I must say, being productive every day or even most of the time is an admirable trait. One that it seems everyone wants to be able to say. However, as with anything that we want to be an expert at, consistency is both king and key. To therefore be a productive person, you have to be consistent at being productive. Being productive does not happen overnight. It takes daily effort to be sustained and be a part of you.
Productivity is being effective and efficient with your time. It produces significant result and output for a person in a certain period or over a period of time. Productivity is measured by the things done, not the thought of things to be done. So, you have to be working on the right thing at the right time to be considered productive.
So, to aid your journey towards productivity, I’m sharing with you a few tips that you have to be consistent with. Remember, it takes daily effort.
Make a to-do-list
This sounds very cliché and obvious, yet I still need to state this. The thing about having a to-do-list is that you either like it or you don’t. I think one of the reasons (out of several) why some do not like to make a to-do list is that it takes effort to make. You need to sit still and think of the things you need to do, and in order of importance also. But think of the time that will be saved in the day if you already have this list and not scheme around what you would have to do next. Or the fact that with this list, your chances of forgetting important tasks to be done is slashed by over half.
Making a to-do-list saves time and energy, and let’s not forget that you actually get to see the things you want to do when you need to do them. However, there are some things to keep in mind when making this list. Most importantly, don’t shoot yourself in the foot by making a list with 20 tasks on it. Stick to about three to five, so you are actually able to do what you need to do effectively and efficiently. Because being productive involves you doing your tasks with focus, and you can’t be focused on 20 things. So, keep the list simple and realistic so it is doable.
Do your most important task at your peak.
When it comes to your “biggest frog”, i.e. the task that you really have to do before the end of the day, do it at the right time. It is mostly said the most important task needs to be done at the start of the day. While this is good advice, it may not work for everyone. Some people are at their best in the night, for others, it’s in the afternoon. We all function differently, so we have different energy peak times. So, I say to do your most important task when you are at your best, when your energy is top notch and your creative juice is flowing.
The thing about this most important task is that if it is done, you feel productive even if you slip on a different task. But when it is not done, you feel like you haven’t achieved anything in the day. This is why your tasks should not be just a bunch of things you will like to do (that is called a dump list).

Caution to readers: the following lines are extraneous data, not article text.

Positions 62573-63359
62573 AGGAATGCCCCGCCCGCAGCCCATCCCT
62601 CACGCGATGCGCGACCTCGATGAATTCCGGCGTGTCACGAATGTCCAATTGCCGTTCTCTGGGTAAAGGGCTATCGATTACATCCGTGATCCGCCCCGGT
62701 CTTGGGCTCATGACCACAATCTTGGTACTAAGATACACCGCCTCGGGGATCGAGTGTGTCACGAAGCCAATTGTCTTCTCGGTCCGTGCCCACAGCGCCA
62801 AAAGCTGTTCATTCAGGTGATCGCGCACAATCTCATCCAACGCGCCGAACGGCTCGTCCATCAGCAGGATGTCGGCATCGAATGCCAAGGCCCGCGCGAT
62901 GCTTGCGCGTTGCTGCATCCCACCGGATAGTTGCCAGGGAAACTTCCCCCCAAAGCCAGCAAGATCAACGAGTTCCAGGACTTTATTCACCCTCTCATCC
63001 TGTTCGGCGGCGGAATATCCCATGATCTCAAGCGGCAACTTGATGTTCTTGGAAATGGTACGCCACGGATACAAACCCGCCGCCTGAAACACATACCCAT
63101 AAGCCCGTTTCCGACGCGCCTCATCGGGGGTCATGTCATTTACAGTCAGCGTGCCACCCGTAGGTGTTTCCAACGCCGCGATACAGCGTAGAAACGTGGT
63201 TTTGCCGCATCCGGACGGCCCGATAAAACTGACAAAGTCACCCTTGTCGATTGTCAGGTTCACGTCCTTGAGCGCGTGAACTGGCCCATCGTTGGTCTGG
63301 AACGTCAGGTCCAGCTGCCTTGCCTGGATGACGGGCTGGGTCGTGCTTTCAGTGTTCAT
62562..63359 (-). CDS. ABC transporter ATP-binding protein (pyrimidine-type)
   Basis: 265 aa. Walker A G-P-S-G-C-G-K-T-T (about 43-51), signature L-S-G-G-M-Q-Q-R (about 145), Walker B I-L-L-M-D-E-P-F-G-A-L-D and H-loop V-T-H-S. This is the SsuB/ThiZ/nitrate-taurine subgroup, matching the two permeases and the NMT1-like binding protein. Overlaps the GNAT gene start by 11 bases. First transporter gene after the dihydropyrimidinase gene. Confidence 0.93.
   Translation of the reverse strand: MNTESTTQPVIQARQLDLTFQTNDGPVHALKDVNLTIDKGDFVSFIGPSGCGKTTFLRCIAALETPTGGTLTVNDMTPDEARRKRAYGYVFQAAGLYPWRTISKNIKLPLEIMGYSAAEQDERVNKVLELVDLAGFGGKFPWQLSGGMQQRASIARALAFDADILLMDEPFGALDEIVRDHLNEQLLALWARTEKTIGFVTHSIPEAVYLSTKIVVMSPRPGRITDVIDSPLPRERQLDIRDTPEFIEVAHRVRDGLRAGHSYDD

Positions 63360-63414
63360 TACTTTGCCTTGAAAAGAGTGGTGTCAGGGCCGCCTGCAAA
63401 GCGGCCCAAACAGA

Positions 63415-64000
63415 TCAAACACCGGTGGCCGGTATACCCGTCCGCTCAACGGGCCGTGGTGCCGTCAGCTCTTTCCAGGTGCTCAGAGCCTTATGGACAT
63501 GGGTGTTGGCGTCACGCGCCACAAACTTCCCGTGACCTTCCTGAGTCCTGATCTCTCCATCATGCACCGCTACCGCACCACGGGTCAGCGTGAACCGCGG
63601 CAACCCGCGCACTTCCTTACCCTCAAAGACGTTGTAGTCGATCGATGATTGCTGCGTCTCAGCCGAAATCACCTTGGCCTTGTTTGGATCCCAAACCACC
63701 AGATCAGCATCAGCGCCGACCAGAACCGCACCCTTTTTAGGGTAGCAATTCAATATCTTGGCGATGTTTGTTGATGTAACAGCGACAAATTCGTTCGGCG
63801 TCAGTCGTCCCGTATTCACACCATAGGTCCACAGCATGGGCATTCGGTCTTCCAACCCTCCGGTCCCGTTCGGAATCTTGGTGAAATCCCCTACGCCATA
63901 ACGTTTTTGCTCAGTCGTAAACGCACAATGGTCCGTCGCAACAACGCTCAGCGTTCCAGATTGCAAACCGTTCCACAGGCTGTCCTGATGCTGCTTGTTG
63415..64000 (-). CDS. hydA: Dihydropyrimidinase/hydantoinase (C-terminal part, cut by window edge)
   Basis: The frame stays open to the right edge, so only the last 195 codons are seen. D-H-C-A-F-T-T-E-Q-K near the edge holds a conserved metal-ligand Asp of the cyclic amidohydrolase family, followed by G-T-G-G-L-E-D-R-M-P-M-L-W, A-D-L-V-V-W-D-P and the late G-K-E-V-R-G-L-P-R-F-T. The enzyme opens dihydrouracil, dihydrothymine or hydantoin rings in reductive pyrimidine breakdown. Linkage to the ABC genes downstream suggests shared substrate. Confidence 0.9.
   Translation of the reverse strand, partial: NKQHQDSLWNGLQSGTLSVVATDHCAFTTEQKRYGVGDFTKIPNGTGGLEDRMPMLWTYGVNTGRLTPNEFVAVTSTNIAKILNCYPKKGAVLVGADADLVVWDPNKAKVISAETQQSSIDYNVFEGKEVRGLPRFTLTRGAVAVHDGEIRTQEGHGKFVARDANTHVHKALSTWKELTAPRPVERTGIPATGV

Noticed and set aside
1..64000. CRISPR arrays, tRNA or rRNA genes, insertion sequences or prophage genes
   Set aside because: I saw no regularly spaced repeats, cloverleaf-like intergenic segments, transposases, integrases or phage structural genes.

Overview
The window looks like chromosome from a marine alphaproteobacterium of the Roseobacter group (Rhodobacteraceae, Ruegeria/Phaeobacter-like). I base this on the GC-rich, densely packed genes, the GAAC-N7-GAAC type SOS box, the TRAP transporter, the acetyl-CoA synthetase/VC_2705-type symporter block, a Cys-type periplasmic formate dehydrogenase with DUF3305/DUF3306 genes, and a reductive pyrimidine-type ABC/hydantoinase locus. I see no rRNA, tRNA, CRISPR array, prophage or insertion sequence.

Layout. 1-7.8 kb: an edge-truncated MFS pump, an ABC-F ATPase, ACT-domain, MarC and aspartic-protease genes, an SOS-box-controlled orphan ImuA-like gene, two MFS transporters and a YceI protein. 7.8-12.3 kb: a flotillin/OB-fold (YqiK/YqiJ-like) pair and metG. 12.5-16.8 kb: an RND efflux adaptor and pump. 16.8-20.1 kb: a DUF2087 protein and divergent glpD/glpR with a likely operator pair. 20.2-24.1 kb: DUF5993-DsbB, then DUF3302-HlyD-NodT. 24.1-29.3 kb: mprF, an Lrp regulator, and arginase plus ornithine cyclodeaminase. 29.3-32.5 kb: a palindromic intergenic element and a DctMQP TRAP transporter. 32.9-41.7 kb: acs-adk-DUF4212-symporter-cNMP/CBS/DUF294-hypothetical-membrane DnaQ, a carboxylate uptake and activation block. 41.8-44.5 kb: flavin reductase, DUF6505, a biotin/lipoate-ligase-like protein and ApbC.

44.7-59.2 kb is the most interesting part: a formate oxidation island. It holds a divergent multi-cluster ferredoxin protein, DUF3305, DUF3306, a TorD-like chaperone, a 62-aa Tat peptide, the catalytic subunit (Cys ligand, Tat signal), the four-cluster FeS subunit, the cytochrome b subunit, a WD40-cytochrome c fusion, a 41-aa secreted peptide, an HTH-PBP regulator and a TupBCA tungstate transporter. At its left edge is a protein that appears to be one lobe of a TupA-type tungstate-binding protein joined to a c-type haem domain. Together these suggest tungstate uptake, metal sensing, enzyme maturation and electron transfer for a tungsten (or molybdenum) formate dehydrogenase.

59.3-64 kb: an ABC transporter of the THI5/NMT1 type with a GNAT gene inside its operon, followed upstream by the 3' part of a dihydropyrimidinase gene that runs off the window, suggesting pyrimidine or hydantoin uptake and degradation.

Do not attempt to multi-task
This is usually an epic fail. Trying to multi-task is a super-power that we sometimes are proud that we harness. But it could be a problem when you are multi-tasking on two important and time-consuming things. Multi-tasking is fun and a time saving skill when it is done in less damaging ways like listening to a podcast while cleaning or driving, or cooking and talking to a friend (that is if knives are not involved).
But when it comes to writing a proposal and submitting a report, those are two important tasks that should get their own time slots in your planner. Trying to multi-task in this scenario reduces your focus and thinly spreads your energy across both tasks. In other words, ineffective and inefficient. So, focus on one task per time and be committed to excellently executing it.
Stay away from distraction (literally)
Distractions are killers of productivity and if you can’t avoid them or limit them to the barest minimum, they will limit your productivity. There are two sides to this coin of distraction. On one side, distractions will always exist, on the other side, they could be contained. One major way to control your distractions is to maintain a mindset of discipline (topic for another day). Now discipline is hard and deliberate work. To be disciplined however, you need to be clear on your “why”. Why do you need to do what you need to do? You need to have clarity. If your reason for doing what you want to do is not clear, then it is easy to ignore it when you miss a day. Your “why” will sour up your discipline.
Another way to go about this is to schedule your distractions. In doing this however, you need to do what your distractions are. For me, its social media (twitter to be precise). So, what I do is I schedule this distraction so that it doesn’t limit my productivity for the day (it’s amazing how time flies when you are on social media). Create the time to deal with those distractions that cannot be avoided. Sometimes this would mean turning your phone face down when working or locking it up in a drawer while working.
This is the most underestimated productive tip in the history of tips. Rest works wonders when it comes to being productive. After a good night rest, your mind is clear, you are able to think right and you feel re-energized to tackle the next task. Sometimes it is easy to be on auto pilot and just work till your body breaks down. For some weird reason we think that if we keep at a task, no matter how tired we are, we will be able to effectively complete it.
Next time you are feeling stuck, try to take a few minutes to rest. You do not necessarily have to sleep, just relax your mind and eyes off work and let the magic happen.
We all want to be productive persons, but it’s the little effective things that we do that could make big a big difference in what we do and how we do it.